Opinion: Tax hikes would crimp Ga.’s economic rebound

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File Photo

As persons come out of the COVID fog and bring their businesses back to full capacity, it is imperative during this time of recovery that we focus on the rebuilding of our communities, regions, and entire country. Raising taxes on small business would only extend personal and professional suffering.

Georgia, like the nation as a whole, is seeing its economy rebound as the pandemic comes to an end. But massive tax increases proposed by the Biden administration threaten to derail the recovery, hurting Georgia job creators and families.

The President’s recent budget proposal includes $3.6 trillion in tax hikes. The administration claims that the tax increases will only hit big corporations and the rich, but the truth is the proposed tax increases will be paid for by workers and families through lost jobs and lower wages. This will impact thousands of small businesses.

Stephanie Freeman
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Stephanie Freeman

Credit: contributed

Credit: contributed

Take the proposal to raise the corporate tax rate from 21% to 28%, which the administration wants you to believe this will only affect “big business.” The reality is it would hurt businesses of all sizes, their employees, and consumers. For example, if the corporate tax rate were increased to 28%, Georgia companies would face a combined state and federal rate of 32.1% – more than 7 percentage points higher than China, making it harder for Georgia manufacturers to compete with foreign companies. On top of that, under the President’s budget proposal, companies headquartered in Georgia would face higher U.S. taxes on global income.

In total, this tax hike would hit 47,266 Georgia employers, including 32,000 small businesses with fewer than 500 employees. Many of these businesses are just now beginning to get back on their feet. Sudden and substantial tax hikes are one sure way to stop the recovery’s momentum dead in its tracks.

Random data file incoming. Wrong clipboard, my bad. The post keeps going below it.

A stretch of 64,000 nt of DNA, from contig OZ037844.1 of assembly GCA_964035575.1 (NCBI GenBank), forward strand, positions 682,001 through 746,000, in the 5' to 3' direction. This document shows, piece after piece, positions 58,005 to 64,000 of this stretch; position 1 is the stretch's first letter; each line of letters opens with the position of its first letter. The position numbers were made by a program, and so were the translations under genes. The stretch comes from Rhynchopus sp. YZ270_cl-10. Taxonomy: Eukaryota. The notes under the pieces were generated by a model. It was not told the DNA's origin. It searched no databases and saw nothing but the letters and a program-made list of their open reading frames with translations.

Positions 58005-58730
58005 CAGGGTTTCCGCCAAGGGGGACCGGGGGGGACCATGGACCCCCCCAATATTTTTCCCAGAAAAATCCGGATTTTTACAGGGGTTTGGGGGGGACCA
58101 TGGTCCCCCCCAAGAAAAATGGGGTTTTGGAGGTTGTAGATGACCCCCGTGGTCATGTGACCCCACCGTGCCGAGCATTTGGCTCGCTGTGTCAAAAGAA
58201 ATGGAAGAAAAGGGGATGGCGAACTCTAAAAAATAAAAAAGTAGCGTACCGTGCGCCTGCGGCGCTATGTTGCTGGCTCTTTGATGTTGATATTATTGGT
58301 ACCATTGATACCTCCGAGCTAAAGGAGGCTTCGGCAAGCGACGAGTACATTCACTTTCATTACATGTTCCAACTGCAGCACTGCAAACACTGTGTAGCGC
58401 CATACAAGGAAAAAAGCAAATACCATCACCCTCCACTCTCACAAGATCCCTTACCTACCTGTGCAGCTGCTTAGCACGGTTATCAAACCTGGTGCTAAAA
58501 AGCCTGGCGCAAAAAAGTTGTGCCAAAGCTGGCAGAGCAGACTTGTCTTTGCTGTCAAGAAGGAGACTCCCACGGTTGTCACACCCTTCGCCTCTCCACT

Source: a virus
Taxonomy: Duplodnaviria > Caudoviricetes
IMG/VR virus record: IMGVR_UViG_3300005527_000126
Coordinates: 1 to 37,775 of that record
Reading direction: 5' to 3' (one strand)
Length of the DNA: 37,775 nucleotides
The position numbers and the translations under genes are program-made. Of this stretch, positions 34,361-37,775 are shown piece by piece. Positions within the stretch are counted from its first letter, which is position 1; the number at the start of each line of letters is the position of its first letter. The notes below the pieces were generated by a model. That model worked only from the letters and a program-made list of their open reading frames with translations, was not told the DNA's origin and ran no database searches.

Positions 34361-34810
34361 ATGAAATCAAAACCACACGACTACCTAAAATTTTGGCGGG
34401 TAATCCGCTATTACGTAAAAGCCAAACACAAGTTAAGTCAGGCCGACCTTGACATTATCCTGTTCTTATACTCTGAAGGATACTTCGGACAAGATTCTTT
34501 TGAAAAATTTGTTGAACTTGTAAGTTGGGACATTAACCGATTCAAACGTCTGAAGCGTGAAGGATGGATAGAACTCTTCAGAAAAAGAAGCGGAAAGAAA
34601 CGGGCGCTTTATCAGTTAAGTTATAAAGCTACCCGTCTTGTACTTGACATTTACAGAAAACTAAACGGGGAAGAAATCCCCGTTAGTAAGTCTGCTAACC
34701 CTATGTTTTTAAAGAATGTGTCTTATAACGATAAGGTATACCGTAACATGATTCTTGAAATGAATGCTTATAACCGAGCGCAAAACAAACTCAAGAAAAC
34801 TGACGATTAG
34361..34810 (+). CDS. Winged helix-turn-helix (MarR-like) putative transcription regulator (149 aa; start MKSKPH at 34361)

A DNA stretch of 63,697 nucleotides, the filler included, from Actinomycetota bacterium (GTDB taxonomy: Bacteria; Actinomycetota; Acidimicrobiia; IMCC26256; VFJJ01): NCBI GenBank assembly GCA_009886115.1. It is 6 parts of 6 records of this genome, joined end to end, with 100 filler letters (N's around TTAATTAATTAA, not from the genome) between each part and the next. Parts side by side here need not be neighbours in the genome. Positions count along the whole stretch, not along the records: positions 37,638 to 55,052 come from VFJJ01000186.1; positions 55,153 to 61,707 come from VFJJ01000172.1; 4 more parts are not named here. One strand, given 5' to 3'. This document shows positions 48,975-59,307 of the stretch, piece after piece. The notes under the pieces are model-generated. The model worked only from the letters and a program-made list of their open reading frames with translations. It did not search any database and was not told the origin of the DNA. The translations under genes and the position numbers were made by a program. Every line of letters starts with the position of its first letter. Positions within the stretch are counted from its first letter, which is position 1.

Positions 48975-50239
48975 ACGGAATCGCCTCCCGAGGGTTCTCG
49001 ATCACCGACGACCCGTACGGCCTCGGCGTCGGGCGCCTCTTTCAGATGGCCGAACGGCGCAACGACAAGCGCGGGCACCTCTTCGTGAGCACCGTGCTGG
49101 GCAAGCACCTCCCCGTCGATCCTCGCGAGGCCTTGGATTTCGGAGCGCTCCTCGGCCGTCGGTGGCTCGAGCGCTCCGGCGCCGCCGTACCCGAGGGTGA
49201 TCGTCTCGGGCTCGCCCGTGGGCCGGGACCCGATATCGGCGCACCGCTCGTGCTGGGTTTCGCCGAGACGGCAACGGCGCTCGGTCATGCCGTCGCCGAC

“As a small business owner myself, I’ve witnessed numerous other businesses trying to survive the ongoing COVID nightmare. As persons come out of the COVID fog and bring their businesses back to full capacity, it is imperative during this time of recovery that we focus on the rebuilding of our communities, regions, and entire country. Raising taxes on small business would only extend personal and professional suffering,” said Heyward Wescott, Owner of Custom Signs Today.

Experience shows that the damage from higher corporate tax rates will be borne overwhelmingly by workers, who will see lower wages and fewer jobs. And all Georgians, as consumers, can expect to see higher prices and even higher utility bills as companies are forced to pass along the cost of these increased taxes.

Eligible families have the potential to receive up to $3,600 per child in the form of $300 monthly installments on top of the $1,400 stimulus checks and unemployment benefits that have already been doled out to millions of Americans amid the coronavirus pandemic. (Dreamstime/TNS)
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Eligible families have the potential to receive up to $3,600 per child in the form of $300 monthly installments on top of the $1,400 stimulus checks and unemployment benefits that have already been doled out to millions of Americans amid the coronavirus pandemic. (Dreamstime/TNS)

Credit: TNS

Credit: TNS

Keep in mind, President Biden’s proposed tax hikes are not just on businesses. They also threaten investment in Georgia startups and growing businesses. The Biden plan essentially doubles the tax rate on capital gains, hitting approximately two-thirds of capital investment in the United States. For some Georgia investors, the combined state and federal tax rate would exceed 50%. If you’re saving for retirement, to buy a home, or for your kids’ college education, you will feel the pinch.

Adding further to the burden, the President’s proposal would levy a much higher tax burden on the transfer of assets of family owned businesses at death. This would threaten the ability of the next generation of Georgians to keep those family-owned grocery stores, restaurants, auto-body shops, construction companies and farms up and running.

The bottom line is that raising taxes now will stop the recovery dead in its tracks. These tax increases aren’t pro-growth or pro-job policy. They aren’t part of the recipe for recovery. And they must be stopped. Hard-working Georgians and Americans deserve better. I encourage my fellow Georgians to join me in contacting their representatives and telling them not to raise taxes that will hurt small businesses, workers, and families.

Stephanie Freeman is president and CEO of the Dunwoody Perimeter Chamber Board of Directors. She submitted this on behalf of the Chamber board.